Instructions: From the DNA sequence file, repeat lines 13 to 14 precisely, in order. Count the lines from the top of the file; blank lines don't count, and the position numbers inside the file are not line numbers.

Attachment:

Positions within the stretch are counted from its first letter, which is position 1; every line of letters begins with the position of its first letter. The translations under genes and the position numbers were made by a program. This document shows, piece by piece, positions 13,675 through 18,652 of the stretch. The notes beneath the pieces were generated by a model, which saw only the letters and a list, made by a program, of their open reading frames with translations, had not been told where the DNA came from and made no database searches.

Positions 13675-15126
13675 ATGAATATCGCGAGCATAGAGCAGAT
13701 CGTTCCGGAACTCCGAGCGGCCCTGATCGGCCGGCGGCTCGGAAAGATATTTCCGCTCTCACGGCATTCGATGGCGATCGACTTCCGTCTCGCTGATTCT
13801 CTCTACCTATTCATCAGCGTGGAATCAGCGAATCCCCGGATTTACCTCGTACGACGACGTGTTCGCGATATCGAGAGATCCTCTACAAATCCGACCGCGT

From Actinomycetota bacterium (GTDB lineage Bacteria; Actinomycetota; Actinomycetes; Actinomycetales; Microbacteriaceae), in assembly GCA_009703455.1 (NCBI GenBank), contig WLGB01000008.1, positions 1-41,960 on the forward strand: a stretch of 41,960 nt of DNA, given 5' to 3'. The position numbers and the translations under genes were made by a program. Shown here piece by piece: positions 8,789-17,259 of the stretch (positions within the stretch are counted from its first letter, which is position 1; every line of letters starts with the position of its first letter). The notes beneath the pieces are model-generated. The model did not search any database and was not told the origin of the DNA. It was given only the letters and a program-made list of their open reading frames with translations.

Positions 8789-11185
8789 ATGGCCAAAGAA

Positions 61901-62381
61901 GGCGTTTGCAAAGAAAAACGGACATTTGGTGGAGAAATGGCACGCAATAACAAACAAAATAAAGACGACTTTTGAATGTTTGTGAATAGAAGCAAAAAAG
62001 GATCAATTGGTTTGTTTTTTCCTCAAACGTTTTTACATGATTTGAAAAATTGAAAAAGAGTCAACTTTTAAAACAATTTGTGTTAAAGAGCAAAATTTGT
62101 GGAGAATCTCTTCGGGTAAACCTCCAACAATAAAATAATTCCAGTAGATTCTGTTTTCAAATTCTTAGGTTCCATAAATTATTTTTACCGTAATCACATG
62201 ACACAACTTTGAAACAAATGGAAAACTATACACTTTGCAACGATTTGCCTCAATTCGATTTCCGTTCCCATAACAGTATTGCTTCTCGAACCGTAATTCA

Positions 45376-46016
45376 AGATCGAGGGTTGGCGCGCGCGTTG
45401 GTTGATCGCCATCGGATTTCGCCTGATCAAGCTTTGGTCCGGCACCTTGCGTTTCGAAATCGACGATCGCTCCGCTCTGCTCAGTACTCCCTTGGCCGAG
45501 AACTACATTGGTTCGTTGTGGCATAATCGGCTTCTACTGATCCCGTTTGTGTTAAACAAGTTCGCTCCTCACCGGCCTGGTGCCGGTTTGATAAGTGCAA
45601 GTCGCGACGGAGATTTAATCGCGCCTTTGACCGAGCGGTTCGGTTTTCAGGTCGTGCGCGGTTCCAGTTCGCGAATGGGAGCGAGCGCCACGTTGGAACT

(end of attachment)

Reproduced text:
62201 ACACAACTTTGAAACAAATGGAAAACTATACACTTTGCAACGATTTGCCTCAATTCGATTTCCGTTCCCATAACAGTATTGCTTCTCGAACCGTAATTCA

Positions 45376-46016